The students love this book, we usually read it on 100's day, and hide chicks around the room. The students enjoy how the author always makes the prey in her books smarter than the hunters.
Before Kasza went electric Oct 20, 2005
With all the wonderful picture books out there for children, it seems silly to say that children need only one book on such n' such a topic. Unfortunately, that's sometimes how my little mind works. Take, for example, this book. Now I had been familiar with the amazingly funny and well-written, "My Lucky Day" by Keiko Kasza. What I didn't know was that almost ten years before its publication, Kasza preceded her modern-day classic with something called, "The Wolf's Chicken Stew". Intrigued by other works by this author/illustrator, I decided to seek out this earlier work. After all, "The Wolf's Chicken Stew" appears on the New York Public Library's list of 100 Picture Books Everyone Should Know. Unfortunately, my reaction was akin to those fans who listen to an artist's mature works and then go back to that same artist's earlier (and weaker) material. Using almost exactly the same formula that would later appear in "My Lucky Day", Kasza tries to send up the classic predator/prey fight for supremacy with a twist at the end. But instead of knowing laughs, we're left with a sweet but weak finish.
Says the book, "There once lived a wolf who loved to eat more than anything else in the world". Some of us can sympathize. When he spots a lone chicken ah-walkin' in the woods one day, the wolf sets his heart on a delicious chicken stew. Just the same, he can't deny that the chicken is a scrawny critter. One that undoubtedly needs some fattening up. So off the wolf goes to bake some tasty treats to fill the chicken's belly. He whips up 100 pancakes, 100 doughnuts, and "a scrumptious cake weighing a hundred pounds". Each gift is left on the chicken's doorstep and when he believes the time is right, the wolf peers into bird's home only to be welcome by a still thin chicken. The reason for this is clear enough. It appears that Ms. Chicken has quite a brood of young. The baby chicks thank the wolf profusely and instead of popping them in his mouth, the soft-hearted fellow finds himself charmed and thinking about possibly baking them a hundred scrumptious cookies in the future. The last shot in the book is of a basket filled with cookies and various fluffy chicks vying for a treat.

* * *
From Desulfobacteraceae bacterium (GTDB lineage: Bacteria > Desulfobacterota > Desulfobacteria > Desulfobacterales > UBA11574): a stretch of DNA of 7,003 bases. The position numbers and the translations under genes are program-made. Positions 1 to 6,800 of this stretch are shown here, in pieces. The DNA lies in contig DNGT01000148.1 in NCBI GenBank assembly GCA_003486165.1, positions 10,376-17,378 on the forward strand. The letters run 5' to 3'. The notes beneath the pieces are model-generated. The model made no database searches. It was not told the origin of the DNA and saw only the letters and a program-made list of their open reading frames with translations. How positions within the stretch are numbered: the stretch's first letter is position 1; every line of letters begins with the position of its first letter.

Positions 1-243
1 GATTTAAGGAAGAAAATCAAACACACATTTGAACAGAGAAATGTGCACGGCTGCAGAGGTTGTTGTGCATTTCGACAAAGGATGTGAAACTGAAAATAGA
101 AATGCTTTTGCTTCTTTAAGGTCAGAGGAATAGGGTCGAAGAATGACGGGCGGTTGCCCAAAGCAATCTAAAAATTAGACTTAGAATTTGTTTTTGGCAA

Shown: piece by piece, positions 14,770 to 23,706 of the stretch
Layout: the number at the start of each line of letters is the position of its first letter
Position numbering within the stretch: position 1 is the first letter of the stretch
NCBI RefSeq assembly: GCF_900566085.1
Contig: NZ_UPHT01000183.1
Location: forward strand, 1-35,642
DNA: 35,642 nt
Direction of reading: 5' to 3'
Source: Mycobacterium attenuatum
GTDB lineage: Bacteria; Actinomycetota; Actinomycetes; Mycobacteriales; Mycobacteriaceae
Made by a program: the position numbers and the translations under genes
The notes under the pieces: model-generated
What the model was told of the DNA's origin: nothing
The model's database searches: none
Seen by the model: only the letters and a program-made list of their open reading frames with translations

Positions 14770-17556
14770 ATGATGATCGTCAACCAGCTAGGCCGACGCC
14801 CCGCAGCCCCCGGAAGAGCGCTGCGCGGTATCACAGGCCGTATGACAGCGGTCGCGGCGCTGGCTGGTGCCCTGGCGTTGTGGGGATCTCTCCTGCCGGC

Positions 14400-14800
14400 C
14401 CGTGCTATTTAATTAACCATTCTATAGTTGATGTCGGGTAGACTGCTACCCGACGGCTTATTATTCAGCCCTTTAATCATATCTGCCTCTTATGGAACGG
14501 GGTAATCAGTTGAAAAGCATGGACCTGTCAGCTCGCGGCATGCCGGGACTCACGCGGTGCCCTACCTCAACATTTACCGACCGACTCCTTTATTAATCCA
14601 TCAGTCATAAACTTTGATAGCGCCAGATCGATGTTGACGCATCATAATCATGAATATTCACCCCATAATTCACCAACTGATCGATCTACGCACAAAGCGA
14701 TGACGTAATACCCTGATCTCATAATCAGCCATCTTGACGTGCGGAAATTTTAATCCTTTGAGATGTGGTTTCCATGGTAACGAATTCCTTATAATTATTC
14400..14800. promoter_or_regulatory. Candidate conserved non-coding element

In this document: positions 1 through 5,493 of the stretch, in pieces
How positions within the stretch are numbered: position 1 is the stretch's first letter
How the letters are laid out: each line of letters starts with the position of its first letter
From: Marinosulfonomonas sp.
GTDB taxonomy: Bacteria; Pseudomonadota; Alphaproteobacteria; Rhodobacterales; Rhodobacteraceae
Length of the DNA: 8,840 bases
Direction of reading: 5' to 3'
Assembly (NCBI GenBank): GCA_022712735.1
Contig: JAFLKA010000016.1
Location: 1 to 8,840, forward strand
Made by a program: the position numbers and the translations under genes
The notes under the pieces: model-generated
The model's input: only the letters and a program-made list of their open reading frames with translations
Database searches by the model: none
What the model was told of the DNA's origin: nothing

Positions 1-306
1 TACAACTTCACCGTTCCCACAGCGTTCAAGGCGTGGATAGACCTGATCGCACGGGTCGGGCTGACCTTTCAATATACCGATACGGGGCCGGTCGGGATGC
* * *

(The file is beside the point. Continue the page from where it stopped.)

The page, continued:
The ending is unexpected and kids will love the abrupt turnaround the wolf goes through. He starts out snarky and ends up a softy. Kids love it when supposedly "bad" characters go through this kind of redemption. I was impressed especially with Kasza's grasp of subtle words and phrases that dot this book. You don't find the term "scrumptious" in every book (though you probably should) and certainly not in the ones that come from authors that are just as comfortable writing in Japanese as they are English. The illustrations compliment the text beautifully. The wolf is both menacing and oddly fuzzy. Even when he is mere steps away from the oblivious fowl in his pounce position, you never really fear that he's gonna go through with it. Kasza shades and details her pictures with delightful watercolors. You can detect shadows in the wolf's thick fur and every last doughnut is nicely rounded.
Of course, I much prefer "My Lucky Day". THAT, ladies and gentlemen, is an example of picture book brilliance. Just the same, there's a lot to be said for "The Wolf's Chicken Stew". It's fun and funny to the kiddies and has all the makings of a fine family classic. Definitely a pick that would be better for younger picture book readers than older ones. A good readaloud to groups of little ones as well.
Easy and Fun Dec 11, 2000
This terrific book says alot with few words. The watercolor pictures are beautiful, and the text is carefully written. We adore the picture of the wolf carrying a 100 pound cake to fatten up the chicken before he eats her. The ending is so sweet it leaves you feeling like life is great. I consider this one of my favorite read alouds.